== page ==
INDIANAPOLIS – Church is not about us, as much it’s about others said Mark Waltz, relational connections leader at Granger (Ind.) Community (United Methodist ) Church to more than 250 United Methodists and others from across the state Jan. 26.

During the six-hour “First Impressions: Because People Matter” hospitality seminar at St. Luke’s United Methodist Church, he said the challenge for a church that wants to grow is to have a clear vision of the future.

To be a church noted for its hospitality, the leaders need to pay attention to first impressions, first by being in a guest role to notice the things we don’t see anymore, and secondly, by asking guests about their experience. Waltz said:

  1. If we are in the church for a few years, we don’t focus on the unfamiliar anymore. We don’t see un-slightly stuff anymore. So what’s wrong with smudges on glass, dirty classroom ways and snags in the carpet? They all leave negative impressions. He advised participants to visit another church for a while and see what first impressions stand out in their minds – look, hear, smell. Watch for kids’ space, signage and make notes of what you experience. “This exercise will help you see your own church with fresh eyes.”
  2. Ask your guests about their experience in your church with a comment card. “Tell us about your experience…” He also advised having secret (church) shoppers, preferable un-churched people, come and visit and tell you about their experience. “Those who don’t attend church will see your church differently than people who know church.”

He continued by saying research studies show that 45 to 75 percent of Americans are introverted, so don’t overwhelm your guests with welcomes. Watch out for the red carpet treatment which may make introverted guests very uncomfortable.


Waltz said it’s important to understand your guests’ perception of church. He said, “Folks are seeking the divine. People want spirituality. They will sing songs of praise to God… But culture will challenge the way we do church.”

He admitted the way Granger Community does contemporary worship is not for everyone. The leaders there don’t intend it to be, but they do intend to reach un-churched people. For those who don’t like contemporary worship, they guide them to other churches.

He said even members that don’t appreciate contemporary worship continue to stay at Granger because, as one older-adult member he quoted, said, “I want the second chapter of my life to count. Even though I don’t like the method, I will worship here if it makes a difference in the life of younger adults and my grandchildren.”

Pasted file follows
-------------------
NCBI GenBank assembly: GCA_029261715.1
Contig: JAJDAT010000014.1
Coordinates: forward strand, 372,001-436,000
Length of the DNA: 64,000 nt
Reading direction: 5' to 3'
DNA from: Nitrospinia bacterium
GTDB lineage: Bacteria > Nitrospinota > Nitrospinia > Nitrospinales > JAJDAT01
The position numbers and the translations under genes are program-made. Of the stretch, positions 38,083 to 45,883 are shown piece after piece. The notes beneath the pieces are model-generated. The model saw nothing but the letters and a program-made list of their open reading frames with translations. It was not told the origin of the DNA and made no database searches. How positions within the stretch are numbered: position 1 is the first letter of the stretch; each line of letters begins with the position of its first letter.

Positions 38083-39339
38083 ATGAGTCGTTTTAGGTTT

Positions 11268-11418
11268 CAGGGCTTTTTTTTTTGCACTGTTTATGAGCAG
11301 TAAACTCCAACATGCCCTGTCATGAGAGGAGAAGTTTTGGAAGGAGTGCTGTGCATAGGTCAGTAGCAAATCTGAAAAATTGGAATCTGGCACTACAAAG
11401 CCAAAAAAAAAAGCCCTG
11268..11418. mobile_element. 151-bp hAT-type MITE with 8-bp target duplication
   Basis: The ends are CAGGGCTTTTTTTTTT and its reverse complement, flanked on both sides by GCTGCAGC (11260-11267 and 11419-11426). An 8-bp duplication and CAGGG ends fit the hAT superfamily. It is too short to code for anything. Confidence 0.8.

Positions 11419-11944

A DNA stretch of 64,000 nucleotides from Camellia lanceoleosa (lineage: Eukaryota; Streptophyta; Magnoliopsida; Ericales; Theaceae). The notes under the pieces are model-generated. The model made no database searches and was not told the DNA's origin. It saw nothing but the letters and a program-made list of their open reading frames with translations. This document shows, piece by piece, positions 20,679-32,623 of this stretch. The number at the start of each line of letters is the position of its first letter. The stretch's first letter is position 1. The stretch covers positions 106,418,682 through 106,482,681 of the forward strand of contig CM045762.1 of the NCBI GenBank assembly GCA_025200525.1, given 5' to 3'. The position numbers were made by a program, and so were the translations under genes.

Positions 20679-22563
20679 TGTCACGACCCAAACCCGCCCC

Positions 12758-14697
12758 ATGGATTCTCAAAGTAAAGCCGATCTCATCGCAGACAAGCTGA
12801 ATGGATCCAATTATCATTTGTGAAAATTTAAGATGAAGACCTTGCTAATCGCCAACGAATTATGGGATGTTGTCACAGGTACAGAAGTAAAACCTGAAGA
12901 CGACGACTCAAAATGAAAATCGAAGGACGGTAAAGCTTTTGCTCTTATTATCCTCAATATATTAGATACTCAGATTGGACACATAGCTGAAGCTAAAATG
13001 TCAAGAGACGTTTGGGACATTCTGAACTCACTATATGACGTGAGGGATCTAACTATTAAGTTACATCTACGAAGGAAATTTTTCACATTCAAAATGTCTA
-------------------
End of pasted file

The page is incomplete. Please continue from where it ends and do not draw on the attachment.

Waltz said, “We change the style of our music to be in tune with culture (style) music.”

He cautioned participants saying, “guests have a fear of coming to church – money, language, songs, church world. People have all kinds of fears walking through our churches’ doors.”

We went on to point out that Granger tries to break down those fears and engage people with the familiar, like a café. We charge for our coffee – and it’s good coffee – “to help Granger Gus keep his self-esteem.” He said the money Granger makes in its café supports its satellite ministry in Elkhart.

Rules, acceptance

He also talked about “red rules” (absolute) and “blue rules” (bendable) to accommodate both members and guests at Granger which always focus on what the outcome of rules will be for the person experiencing them. Unfortunately, he said in many churches, rules are red and unbendable.

“Acceptance is important,” he said. “It turns bad experiences into good experiences.” He has found people are forgiving by treating others the way you would like to be treated.

Give space

Waltz said, “We need to meet people where they are and let people set their own personal space… The goal of good hospitality is to have guests talk about your church to others they come in contact with on Monday.”

Also, “if you meet the needs of your first time guests, you will meet the needs of your congregation’s long-time members.”

He spent much of his workshop time interacting with the participants, outlining principles churches can follow to improve their hospitality and sharing exercises to drive his points home.

Hospitality doesn’t happen all at once. Hospitality is a culture that becomes part of the life of the church.

These principles are outlined in his books: First Impressions: From Visiting to Belonging, Creating Wow Experiences in Your Church, Lasting Impressions and How to Wow Your Church Guests: 101 Ways to Make a Meaningful First Impression. All are available for sale online at He blogs at

Together photo

Mark Waltz, of Granger Community Church, interacts with participants during his hospitality seminar at St. Luke’s UMC in Indianapolis.

“We need to meet people where they are…”

– Mark Waltz